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#
#  Diagram of Client, Server, Database model
#
#  Doug Rice, copyright 2008
#

     Client	|	Server		|  database
-------------------------------------------------------	
		|			|
get:------------|---------+		|
		|	serve		|
display<--------|---------+		|
		|			|
 


     Client	|	Server		|  database
-------------------------------------------------------
		|			|
get:------------|---------+		|
		|	serve		|
display<--------|---------+		|
Run Scripts	|			|
display		|			|
		|			|


     Client	|	Server		|  database
-------------------------------------------------------
		|			|
get:------------|---------+		|
		|	run scripts	|
		|	serve		|
display<--------|---------+		|
Run Scripts	|			|
display		|			|
		|			|


     Client	|	Server		|  database
-------------------------------------------------------
		|			|
get:------------|---------+		|
		|	run scripts	|
		|	  +-------------|-------+			
		|			|      SQL select
		|			|     Report data
		|	  +-------------|-------+
		|	  |		|
		|	run scripts	|	
		|	serve		|
display<--------|---------+		|
Run Scripts	|			|
display		|			|
		|			|

Client Server

Socket - software to interface hardware to user. The socket accepts interupts from Network chip.

It provides call back functions to allow incoming packets to be passed to the program, and also buffers outgoing text.

Here's a sample TCP client using Internet-domain sockets:

    #!/usr/bin/perl -w
    use strict;
    use Socket;
    my ($remote,$port, $iaddr, $paddr, $proto, $line);

    $remote  = shift || 'localhost';
    $port    = shift || 2345;  # random port
    if ($port =~ /\D/) { $port = getservbyname($port, 'tcp') }
    die "No port" unless $port;
    $iaddr   = inet_aton($remote)               || die "no host: $remote";
    $paddr   = sockaddr_in($port, $iaddr);

    $proto   = getprotobyname('tcp');
    socket(SOCK, PF_INET, SOCK_STREAM, $proto)  || die "socket: $!";
    connect(SOCK, $paddr)    || die "connect: $!";
    while (defined($line = <SOCK>)) {
        print $line;
    }

    close (SOCK)            || die "close: $!";
    exit;

And here's a corresponding server to go along with it. We'll leave the address as INADDR_ANY so that the kernel can choose the appropriate interface on multihomed hosts. If you want sit on a particular interface (like the external side of a gateway or firewall machine), you should fill this in with your real address instead.

    #!/usr/bin/perl -Tw
    use strict;
    BEGIN { $ENV{PATH} = '/usr/ucb:/bin' }
    use Socket;
    use Carp;
    my $EOL = "\015\012";

    sub logmsg { print "$0 $$: @_ at ", scalar localtime, "\n" }

    my $port = shift || 2345;
    my $proto = getprotobyname('tcp');

    ($port) = $port =~ /^(\d+)$/                        or die "invalid port";

    socket(Server, PF_INET, SOCK_STREAM, $proto)        || die "socket: $!";
    setsockopt(Server, SOL_SOCKET, SO_REUSEADDR,
                                        pack("l", 1))   || die "setsockopt: $!";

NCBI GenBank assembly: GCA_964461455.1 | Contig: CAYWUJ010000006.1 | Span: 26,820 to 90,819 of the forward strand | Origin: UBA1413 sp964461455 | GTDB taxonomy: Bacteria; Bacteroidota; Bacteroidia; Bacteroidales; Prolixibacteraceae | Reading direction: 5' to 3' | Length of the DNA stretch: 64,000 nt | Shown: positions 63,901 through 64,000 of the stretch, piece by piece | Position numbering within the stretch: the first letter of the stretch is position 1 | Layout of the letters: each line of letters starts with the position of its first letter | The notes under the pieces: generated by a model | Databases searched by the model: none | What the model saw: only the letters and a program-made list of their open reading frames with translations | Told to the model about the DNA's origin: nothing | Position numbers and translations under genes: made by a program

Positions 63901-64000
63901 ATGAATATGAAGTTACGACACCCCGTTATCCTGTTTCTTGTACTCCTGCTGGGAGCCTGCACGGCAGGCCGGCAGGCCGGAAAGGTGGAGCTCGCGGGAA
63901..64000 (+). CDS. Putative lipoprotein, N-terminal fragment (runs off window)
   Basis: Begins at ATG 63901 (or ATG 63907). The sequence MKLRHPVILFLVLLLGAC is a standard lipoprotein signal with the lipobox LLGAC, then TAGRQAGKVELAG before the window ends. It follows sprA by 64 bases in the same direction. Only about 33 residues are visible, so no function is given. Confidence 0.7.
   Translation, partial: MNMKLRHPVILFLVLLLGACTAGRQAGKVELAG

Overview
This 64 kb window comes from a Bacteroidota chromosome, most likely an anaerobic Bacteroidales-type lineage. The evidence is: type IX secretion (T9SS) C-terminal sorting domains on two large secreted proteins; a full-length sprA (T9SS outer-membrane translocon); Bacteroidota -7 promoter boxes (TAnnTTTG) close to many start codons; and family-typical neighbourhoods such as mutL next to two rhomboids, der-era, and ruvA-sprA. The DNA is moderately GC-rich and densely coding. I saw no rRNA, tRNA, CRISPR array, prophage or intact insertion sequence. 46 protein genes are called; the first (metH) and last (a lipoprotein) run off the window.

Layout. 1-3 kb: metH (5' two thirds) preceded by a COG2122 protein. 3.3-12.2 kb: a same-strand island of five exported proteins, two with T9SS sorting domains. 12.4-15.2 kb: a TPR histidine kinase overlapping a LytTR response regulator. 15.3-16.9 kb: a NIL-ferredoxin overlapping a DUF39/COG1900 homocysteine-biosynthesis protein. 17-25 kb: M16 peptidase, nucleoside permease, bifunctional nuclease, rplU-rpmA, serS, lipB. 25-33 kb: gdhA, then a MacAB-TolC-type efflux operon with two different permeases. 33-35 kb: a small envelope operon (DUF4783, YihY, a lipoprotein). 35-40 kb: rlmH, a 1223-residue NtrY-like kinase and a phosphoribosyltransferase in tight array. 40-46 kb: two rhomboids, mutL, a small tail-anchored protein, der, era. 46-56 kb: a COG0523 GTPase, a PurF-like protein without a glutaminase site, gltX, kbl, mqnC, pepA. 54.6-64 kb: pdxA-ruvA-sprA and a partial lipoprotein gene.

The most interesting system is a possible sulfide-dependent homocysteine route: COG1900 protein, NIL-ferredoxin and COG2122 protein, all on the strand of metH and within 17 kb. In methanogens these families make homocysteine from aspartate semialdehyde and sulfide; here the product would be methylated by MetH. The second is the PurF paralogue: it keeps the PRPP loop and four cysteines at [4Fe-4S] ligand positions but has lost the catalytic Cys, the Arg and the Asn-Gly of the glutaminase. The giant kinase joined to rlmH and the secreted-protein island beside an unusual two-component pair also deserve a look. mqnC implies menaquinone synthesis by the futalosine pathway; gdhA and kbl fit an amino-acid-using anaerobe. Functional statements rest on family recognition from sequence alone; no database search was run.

bind(Server, sockaddr_in($port, INADDR_ANY))        || die "bind: $!";
    listen(Server,SOMAXCONN)                            || die "listen: $!";

    logmsg "server started on port $port";

    my $paddr;

    $SIG{CHLD} = \&REAPER;

    for ( ; $paddr = accept(Client,Server); close Client) {
        my($port,$iaddr) = sockaddr_in($paddr);
        my $name = gethostbyaddr($iaddr,AF_INET);

        logmsg "connection from $name [",
                inet_ntoa($iaddr), "]
                at port $port";

        print Client "Hello there, $name, it's now ",
                        scalar localtime, $EOL;
            }

And here's a multithreaded version. It's multithreaded in that like most typical servers, it spawns (forks) a slave server to handle the client request so that the master server can quickly go back to service a new client.

So a Server sits listening for connections and accepts a connection. what next?

The client either reads or writes.

Lets say both ends read. There will be dead lock. The read needs to run a timer.

we can have the following combinations. two ends are called A and B.

 0 - A reads , B reads.   *** useless and dead lock.

 1 - A writes, B reads.

 2 - A reads,  B writes.

 3 - A writes, B writes.  *** useless tex buffered.

 4 - A and B both writes wait then reads. repeat until mutual end. How do you acknowledge, as both need to wriet before read.

I am not sure if it is possible to poll for data.

The LUA serial code does timed reads. It is often important to read after a delay so that the other en gets time to actually send characters.

The Perl commands do not seem to allow this.

So what this means is that the socket model is that the server sits awaiting a connections, a sequence of messages are exchanged, in an agreed sequence, either A sends and the socket closes.

This is not the asychronous listen to the left and right and above and below.

Therefore I conclude that the client server model is not that used for ISUP.

  while(){
    poll for messages,
    process
  }

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Last edited January 23, 2015 8:12 am by dougrice.plus.com
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